Where to begin? This journey didn’t start with policies. Before we even knew what a Worker Self-Directed Nonprofit was, we had started. I think GWI was already less hierarchical than most. There was already a lot of autonomy in our work. And we began asking ourselves, “How can we deeply embody our values?” The work that we are asking others to engage in, within our fellowship or other offerings…are we living that? This led to internal conversations about exploring non-hierarchical systems. This led us to SELC, the Sustainable Economies Law Center, based in Oakland CA.
In April, at a team meeting, Matt, our then Executive Director said, “Let’s use SELC’s framework and become a Worker Self-Directed Nonprofit.” Matt had expressed the desire to shift his role and with confidence that GWI would successfully take on a shared leadership structure, he approached the team about transitioning from Executive Director to Board President starting September 15th. There were a lot of feelings in the room. Some excitement about really doing this and some anxiety around our founder, ED and friend leaving in five months. All we had at this point was the policies of another organization on the other coast, that does groundbreaking work around the legal system.
So we got to work. We decided that three of us would dig deep into the policies and report back to the other three with a loose draft. There was the temptation to say “SELC has done it! Let’s do some find and replace. Swap SELC for GWI, flag what needs a little more wordsmithing, make edits, present to the board and be done.” But, no. Policy is empty by itself. It is just words on a page. Policy is there to support a practice. So the creation of the policy had to be a practice in and of itself. How can everyone feel ownership of the policy? How can everyone feel that they are co-creators? How do we hear everyone? More importantly, how will we show up with humility and allow ourselves to be transformed by the process, so that we can break free from our own internalized oppressions that tell us there should be a leader. The answer was to go slowly.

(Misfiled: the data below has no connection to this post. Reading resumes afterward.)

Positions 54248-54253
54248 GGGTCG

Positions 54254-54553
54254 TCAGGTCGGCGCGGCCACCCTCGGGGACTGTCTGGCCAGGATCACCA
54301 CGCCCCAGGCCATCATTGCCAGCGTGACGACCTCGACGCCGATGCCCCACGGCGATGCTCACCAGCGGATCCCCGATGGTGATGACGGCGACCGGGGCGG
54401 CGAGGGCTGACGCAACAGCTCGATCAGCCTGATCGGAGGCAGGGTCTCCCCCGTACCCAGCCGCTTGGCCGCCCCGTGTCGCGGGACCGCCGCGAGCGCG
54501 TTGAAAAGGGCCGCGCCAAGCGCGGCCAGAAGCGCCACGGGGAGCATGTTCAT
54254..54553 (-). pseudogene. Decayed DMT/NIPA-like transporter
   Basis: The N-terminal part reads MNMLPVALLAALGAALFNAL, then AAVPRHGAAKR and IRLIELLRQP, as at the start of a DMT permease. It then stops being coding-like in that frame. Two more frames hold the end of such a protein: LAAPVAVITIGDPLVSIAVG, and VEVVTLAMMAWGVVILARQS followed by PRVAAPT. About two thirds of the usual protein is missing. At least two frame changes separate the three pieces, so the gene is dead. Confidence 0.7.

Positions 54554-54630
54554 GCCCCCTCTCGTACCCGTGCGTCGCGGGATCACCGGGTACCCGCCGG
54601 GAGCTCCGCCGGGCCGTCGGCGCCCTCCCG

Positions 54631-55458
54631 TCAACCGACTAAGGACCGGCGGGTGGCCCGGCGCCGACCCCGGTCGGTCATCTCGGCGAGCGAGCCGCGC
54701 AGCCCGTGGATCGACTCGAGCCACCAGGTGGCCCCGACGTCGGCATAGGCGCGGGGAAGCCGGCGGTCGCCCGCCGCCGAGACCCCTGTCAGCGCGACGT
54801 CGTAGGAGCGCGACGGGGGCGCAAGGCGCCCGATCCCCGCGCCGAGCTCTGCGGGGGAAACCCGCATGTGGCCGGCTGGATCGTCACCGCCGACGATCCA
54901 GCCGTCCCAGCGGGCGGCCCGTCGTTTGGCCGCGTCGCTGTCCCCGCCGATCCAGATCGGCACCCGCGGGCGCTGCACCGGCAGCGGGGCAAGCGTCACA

It reminded me of that often used proverb of unknown origins that is most often attributed to Africa – “If you want to go fast, go alone. If you want to go far, go together”. Maybe it’s used too often, but damn if it ain’t true.
So we started methodically, mindfully going through SELC’s policies one section at a time. Initially we did this as a team of three, making comments, asking questions, suggestions, and edits. Google Docs is good for this kind of thing. Then we brought it back to the whole, saying, “Here’s what we found.” “Here are the questions we unearthed.” Then we had to practice how we even talked about it, how we would hear all voices, and how we would ultimately make a decision on it. And again, doing this section by section.
It felt slow, but intentional. And using new muscles is hard work. Swimming upstream requires constant effort. But we were making progress. Then in June, Matt approached us about moving up his transition date to July, two months early and only two months into our process. But as slow as the work could seem, we had already done so much. The proof was in our responses. No anxiety, rather everyone, filled with gratitude and confident in our new found strength, offered Matt encouragement. We were ready. Don’t get me wrong, our policy document is still being worked on, but we had been practicing how to share power. How to listen and be mindful. How to go together. We are still practicing and we have more work to do, but here we are almost seven months later, with still a lot more work on the table, and we couldn’t be happier about how we have done it. It may be slow going, but good things are worth the wait.